Do animals have them, too? Why the white light? Can you really “return” from the dead? An expert explains
We’ve all heard about the bright white light at the end of the tunnel, but what’s really going on in a “near-death experience”? That’s what neurologist and medical doctor Kevin Nelson tries to uncover in his first book, “The Spiritual Doorway in the Brain: A Neurologist’s Search for the God Experience.”
Dr. Nelson is one of the world’s leading researchers in the biology of near-death and other mystical experiences, and his fascinating book takes the reader from investigations of MRI studies of the brain to historical anecdotes and philosophical inquiry. Three decades of research led Dr. Nelson to a unique and unexpected conclusion about near-death experiences — rather than arising from parts of the brain that are unique to higher cognitive functions, they actually involve the oldest, most primitive parts of our brain, and might also relate to having dreams while still awake.
What happens near death, and what does it have to do with God? To find out, Salon spoke on the phone with Dr. Nelson from the University of Kentucky Medical Center in Lexington.
First things first: What’s the deal with the tunnel and the light?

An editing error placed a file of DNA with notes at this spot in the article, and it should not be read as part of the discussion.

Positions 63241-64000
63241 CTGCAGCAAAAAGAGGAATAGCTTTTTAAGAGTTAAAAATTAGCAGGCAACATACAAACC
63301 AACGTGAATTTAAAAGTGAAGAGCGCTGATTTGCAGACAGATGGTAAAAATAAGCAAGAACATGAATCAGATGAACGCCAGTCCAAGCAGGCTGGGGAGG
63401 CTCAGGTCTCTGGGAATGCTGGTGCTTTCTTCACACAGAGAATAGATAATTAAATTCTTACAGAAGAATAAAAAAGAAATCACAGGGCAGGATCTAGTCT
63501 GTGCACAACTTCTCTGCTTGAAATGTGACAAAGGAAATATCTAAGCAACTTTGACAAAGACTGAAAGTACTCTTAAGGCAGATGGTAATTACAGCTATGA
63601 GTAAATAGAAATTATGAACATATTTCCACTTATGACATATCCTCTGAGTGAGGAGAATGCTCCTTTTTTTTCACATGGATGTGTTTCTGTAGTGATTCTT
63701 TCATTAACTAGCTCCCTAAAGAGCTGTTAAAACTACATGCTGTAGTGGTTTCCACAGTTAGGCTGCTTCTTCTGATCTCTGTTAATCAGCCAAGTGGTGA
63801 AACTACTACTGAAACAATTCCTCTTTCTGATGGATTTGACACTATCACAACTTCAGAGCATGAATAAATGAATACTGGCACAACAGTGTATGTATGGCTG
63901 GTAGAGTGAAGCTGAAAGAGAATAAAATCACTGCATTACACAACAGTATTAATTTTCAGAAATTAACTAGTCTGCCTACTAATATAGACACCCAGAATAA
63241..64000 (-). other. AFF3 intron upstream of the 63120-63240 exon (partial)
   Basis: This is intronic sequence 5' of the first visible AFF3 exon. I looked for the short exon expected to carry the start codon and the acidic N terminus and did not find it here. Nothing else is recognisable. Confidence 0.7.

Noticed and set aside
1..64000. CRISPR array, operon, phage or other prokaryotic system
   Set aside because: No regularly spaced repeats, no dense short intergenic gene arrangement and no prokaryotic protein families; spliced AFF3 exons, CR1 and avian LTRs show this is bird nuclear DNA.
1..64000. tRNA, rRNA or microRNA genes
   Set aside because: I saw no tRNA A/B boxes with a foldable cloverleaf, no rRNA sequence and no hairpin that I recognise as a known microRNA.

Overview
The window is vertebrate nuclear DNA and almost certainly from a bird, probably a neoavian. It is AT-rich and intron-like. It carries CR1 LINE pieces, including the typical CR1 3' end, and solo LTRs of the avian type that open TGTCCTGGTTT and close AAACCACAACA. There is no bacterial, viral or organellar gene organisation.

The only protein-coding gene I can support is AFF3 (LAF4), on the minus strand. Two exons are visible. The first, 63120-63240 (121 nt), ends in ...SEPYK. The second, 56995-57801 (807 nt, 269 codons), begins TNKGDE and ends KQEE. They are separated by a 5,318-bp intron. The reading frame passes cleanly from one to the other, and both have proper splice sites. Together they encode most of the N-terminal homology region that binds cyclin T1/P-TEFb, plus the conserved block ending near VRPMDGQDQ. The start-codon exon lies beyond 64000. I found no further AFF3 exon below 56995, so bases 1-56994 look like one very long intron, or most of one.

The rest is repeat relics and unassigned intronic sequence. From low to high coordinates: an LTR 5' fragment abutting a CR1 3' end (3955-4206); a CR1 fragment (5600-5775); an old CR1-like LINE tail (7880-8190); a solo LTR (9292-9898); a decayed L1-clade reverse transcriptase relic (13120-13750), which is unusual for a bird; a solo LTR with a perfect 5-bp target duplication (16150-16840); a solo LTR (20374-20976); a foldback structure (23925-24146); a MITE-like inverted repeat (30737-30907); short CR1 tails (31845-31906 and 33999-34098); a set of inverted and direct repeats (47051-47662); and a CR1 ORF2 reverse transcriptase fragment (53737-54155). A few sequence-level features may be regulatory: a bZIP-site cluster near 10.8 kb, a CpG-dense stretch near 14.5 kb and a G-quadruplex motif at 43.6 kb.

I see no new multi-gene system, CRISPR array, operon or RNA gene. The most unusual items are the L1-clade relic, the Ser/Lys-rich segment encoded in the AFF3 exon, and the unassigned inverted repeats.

The tunnel is easy to explain. Much of the near-death experience is caused by low blood flow to the brain and to the head. When this happens, the eye fails before the brain fails. The outside field of vision goes first, but the center is preserved until the very end, so you develop a tunnel-like sensation. This sensation is also common in people who are about to faint.
As for the light, when your eye loses blood flow, light might become all that you’re capable of seeing. Another reason for the light is the REM system, which is the “rapid eye movement” state of sleep. When the eye and the retina shut down, the remaining control system for vision is the REM system — this is why you can see things when you’re dreaming, and this type of vision might be activated during a near-death experience and cause a person to see light.